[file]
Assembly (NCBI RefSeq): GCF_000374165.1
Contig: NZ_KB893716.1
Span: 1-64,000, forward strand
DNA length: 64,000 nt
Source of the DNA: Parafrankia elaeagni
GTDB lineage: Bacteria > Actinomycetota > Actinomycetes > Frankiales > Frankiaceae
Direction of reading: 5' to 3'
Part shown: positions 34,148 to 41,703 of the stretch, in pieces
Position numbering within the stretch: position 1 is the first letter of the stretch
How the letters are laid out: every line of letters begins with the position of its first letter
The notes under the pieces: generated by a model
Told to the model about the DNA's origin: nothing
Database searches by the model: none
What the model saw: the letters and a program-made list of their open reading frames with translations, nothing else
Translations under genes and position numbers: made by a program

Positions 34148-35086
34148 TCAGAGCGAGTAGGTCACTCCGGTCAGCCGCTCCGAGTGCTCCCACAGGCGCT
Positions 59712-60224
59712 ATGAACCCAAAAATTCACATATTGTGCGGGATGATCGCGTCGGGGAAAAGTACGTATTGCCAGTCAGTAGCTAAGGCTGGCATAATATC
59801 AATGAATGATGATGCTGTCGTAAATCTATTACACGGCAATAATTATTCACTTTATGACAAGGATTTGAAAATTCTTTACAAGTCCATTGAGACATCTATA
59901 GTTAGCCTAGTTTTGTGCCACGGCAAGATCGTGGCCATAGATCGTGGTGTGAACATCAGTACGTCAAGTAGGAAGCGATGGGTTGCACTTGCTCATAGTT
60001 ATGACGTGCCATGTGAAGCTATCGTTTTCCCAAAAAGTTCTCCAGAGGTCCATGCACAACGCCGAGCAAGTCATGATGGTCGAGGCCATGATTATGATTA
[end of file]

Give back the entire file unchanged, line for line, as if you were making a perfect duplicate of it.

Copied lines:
Assembly (NCBI RefSeq): GCF_000374165.1
Contig: NZ_KB893716.1
Span: 1-64,000, forward strand
DNA length: 64,000 nt
Source of the DNA: Parafrankia elaeagni
GTDB lineage: Bacteria > Actinomycetota > Actinomycetes > Frankiales > Frankiaceae
Direction of reading: 5' to 3'
Part shown: positions 34,148 to 41,703 of the stretch, in pieces
Position numbering within the stretch: position 1 is the first letter of the stretch
How the letters are laid out: every line of letters begins with the position of its first letter
The notes under the pieces: generated by a model
Told to the model about the DNA's origin: nothing
Database searches by the model: none
What the model saw: the letters and a program-made list of their open reading frames with translations, nothing else
Translations under genes and position numbers: made by a program

Positions 34148-35086
34148 TCAGAGCGAGTAGGTCACTCCGGTCAGCCGCTCCGAGTGCTCCCACAGGCGCT
Positions 59712-60224
59712 ATGAACCCAAAAATTCACATATTGTGCGGGATGATCGCGTCGGGGAAAAGTACGTATTGCCAGTCAGTAGCTAAGGCTGGCATAATATC
59801 AATGAATGATGATGCTGTCGTAAATCTATTACACGGCAATAATTATTCACTTTATGACAAGGATTTGAAAATTCTTTACAAGTCCATTGAGACATCTATA
59901 GTTAGCCTAGTTTTGTGCCACGGCAAGATCGTGGCCATAGATCGTGGTGTGAACATCAGTACGTCAAGTAGGAAGCGATGGGTTGCACTTGCTCATAGTT
60001 ATGACGTGCCATGTGAAGCTATCGTTTTCCCAAAAAGTTCTCCAGAGGTCCATGCACAACGCCGAGCAAGTCATGATGGTCGAGGCCATGATTATGATTA